On Wednesday rehearsals continued on stage, culminating in a tech run during which camera supervisor Rocket previewed shots using the classic hand-framing method. In the evening the production team convened to discuss the next episode, “Polymorph II: Emohawk”.

Thursday was known as the Pre-VT day: the day when all scenes too complex to shoot in front of the live audience must be recorded. With “Gunmen” this meant scenes inside the Last Chance Saloon which required such camera tricks as pulling knives out of antagonist Jimmy’s jacket on nylon wires so that in reverse it looked like the knives were pinning him to the wall, Rimmer’s bar fight with four cowboys, and a scene aboard the Simulant ship which is the source of Kryten’s infection.

Pomphrey would communicate by radio with Dai Thomas, who spent studio days in a darkened cabin operating a lighting desk while watching the action on two monitors.

Friday saw more rehearsals, while Tuesday and Thursday’s footage was edited to show to the live audience tomorrow.

Saturday began with blocking and camera rehearsals, before the doors opened to the public at 7pm and recording commenced at 7:30.

It seems that Shepperton Stage G was not equipped with a gallery like a dedicated TV studio; instead, vision mixing was done from the scanner – an outside broadcast truck. For those who don’t know, vision mixing is live editing, cutting from one camera to another in real time as a production assistant calls the shots from the director’s camera script. Elsewhere in the scanner, an engineer monitored the images, doing something akin to the job of a modern DIT, adjusting colours, sharpness and even remotely controlling the cameras’ irises. (Zoom and focus were controlled by the camera operators.)

It’s a testament to all concerned that the show looked so cinematic despite being made this way. Later seasons became even more cinematic, doing away with the live audience for a little while, then bringing it back and later kick-starting Ed Moore BSC’s career when he shot seasons XI and XII beautifully. By this time the show was produced by Dave (a channel named, appropriately enough, after Red Dwarf‘s slobbish hero Dave Lister). It was now captured in HD, on Red cameras of some flavour if I remember rightly, with a focus puller for each one and a more film-like crew structure .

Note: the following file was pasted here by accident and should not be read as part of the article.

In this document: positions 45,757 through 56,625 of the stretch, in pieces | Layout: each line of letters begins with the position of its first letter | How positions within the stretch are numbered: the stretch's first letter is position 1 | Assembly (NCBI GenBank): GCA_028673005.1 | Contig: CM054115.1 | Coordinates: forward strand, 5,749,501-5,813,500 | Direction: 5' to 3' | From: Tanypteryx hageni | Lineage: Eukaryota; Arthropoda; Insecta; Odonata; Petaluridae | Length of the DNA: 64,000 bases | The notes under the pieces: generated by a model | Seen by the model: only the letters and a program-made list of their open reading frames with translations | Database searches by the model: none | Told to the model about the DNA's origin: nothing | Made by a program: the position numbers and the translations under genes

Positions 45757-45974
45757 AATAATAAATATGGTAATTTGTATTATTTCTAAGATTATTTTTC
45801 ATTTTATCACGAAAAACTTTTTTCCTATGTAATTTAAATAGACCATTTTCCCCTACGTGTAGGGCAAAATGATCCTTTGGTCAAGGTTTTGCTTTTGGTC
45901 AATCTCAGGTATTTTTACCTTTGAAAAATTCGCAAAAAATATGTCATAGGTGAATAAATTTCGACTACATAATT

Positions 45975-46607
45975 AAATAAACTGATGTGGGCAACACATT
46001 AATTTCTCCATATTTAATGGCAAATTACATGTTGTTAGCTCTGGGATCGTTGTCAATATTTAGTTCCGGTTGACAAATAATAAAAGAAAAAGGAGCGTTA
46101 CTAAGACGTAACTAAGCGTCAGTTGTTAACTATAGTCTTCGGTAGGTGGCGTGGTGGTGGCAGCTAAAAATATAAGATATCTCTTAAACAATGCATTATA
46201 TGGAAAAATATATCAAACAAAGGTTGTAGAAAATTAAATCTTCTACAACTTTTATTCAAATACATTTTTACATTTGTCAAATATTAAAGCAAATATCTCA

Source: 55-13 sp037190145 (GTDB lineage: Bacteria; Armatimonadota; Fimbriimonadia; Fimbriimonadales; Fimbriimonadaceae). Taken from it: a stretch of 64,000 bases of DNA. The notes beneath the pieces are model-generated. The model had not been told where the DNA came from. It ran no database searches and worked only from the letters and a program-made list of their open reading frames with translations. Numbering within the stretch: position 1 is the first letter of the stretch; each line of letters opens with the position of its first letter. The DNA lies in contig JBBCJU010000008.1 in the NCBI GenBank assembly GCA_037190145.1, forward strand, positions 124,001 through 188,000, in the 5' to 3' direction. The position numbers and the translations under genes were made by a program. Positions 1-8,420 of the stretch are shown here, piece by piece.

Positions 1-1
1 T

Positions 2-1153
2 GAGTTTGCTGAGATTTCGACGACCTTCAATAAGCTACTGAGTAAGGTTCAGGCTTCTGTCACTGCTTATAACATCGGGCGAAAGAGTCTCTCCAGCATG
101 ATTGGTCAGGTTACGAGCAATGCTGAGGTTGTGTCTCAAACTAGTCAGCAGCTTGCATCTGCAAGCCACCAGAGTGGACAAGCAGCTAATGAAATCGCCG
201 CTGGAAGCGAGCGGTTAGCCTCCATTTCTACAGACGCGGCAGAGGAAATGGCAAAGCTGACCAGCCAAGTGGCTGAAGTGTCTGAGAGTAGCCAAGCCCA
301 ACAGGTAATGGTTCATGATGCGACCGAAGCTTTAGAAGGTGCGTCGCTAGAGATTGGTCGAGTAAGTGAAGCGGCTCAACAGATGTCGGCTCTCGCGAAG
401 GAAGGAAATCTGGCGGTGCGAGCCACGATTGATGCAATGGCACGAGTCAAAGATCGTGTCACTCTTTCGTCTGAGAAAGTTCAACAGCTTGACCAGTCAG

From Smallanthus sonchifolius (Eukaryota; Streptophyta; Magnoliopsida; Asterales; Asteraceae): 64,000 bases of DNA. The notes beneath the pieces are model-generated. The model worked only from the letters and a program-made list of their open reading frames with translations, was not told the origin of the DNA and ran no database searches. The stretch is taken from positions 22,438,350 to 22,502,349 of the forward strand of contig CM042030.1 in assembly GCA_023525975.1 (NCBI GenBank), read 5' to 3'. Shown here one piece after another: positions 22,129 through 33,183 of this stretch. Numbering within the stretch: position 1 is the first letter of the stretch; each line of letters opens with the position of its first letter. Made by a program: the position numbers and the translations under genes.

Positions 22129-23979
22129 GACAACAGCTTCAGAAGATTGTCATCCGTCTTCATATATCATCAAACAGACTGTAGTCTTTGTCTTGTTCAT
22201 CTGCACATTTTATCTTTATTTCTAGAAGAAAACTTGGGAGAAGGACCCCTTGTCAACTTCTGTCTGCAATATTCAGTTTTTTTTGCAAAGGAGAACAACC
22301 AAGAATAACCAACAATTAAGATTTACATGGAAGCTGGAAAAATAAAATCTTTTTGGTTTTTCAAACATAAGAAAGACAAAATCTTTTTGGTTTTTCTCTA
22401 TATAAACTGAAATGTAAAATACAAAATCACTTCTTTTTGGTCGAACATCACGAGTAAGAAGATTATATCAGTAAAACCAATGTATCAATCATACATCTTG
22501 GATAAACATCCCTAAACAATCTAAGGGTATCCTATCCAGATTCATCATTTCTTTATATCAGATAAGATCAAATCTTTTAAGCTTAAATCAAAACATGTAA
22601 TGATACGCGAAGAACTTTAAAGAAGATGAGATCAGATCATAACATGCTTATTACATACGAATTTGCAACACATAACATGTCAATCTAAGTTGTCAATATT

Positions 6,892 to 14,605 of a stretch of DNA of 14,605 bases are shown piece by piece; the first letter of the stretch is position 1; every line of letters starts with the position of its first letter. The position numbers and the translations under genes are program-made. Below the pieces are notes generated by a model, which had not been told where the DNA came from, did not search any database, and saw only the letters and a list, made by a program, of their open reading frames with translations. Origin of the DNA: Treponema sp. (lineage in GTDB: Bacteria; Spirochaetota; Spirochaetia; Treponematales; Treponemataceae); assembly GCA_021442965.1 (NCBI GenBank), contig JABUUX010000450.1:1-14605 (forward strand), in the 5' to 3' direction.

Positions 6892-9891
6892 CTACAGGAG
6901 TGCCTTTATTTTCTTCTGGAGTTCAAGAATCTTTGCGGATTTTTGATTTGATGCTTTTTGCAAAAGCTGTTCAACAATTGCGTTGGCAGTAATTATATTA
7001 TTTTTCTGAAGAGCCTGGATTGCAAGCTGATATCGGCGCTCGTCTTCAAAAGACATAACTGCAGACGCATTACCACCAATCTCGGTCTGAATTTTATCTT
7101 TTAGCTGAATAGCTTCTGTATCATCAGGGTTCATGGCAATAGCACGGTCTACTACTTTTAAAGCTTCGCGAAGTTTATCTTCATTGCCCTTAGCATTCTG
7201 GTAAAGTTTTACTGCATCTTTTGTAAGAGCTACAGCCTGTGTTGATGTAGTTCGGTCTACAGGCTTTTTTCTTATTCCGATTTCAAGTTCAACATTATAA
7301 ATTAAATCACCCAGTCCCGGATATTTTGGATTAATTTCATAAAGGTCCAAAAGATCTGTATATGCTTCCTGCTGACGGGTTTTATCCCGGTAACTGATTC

It’s unclear at present if any more seasons will follow 2020’s “The Promised Land”, but if they do I’m sure the series will continue to evolve and embrace new technologies and working practices. Which is a very dull way to end a post about a very funny show, so instead I’ll leave you with one of my favourite jokes from the series, which will make no sense whatsoever unless you remember the set-up.

Kryten, no kitchen appliance should give a human being a double polaroid.

“Red Dwarf VI”: Making a Sci-fi Sitcom in 1993

What Makes a Good Shot?

It’s a very difficult question to answer, but let’s look at a few major things a cinematographer considers each time they set up their camera.

 

Tonal Range

“Above the Clouds” (2020, dir: Leon Chambers, DP: Neil Oseman)

TV sets and other moving-image devices, especially if they are non-HDR, cannot display as wide a dynamic range as most scenes have in real life. So it is often seen as desirable to make the most of what contrast a screen can reproduce by including at least one area of the blackest black and one of the whitest white, with a good distribution of all the tones in between.

Contrast makes an image richer and also easier for the viewer’s brain to interpret, but as with all of these rules, it is perfectly possible to break it with excellent results. For example, you may want to keep a scene in a prison entirely in the shadows, so that when the prisoner escapes into the daylight the viewer will feel the impact of the highlights. Tonal distribution has a big impact on mood, and thought should be given to what mood a DP wants to convey. 

 

Colour Schemes

“Alder” (2019, dir: Vanda Ladeira, DP: Neil Oseman)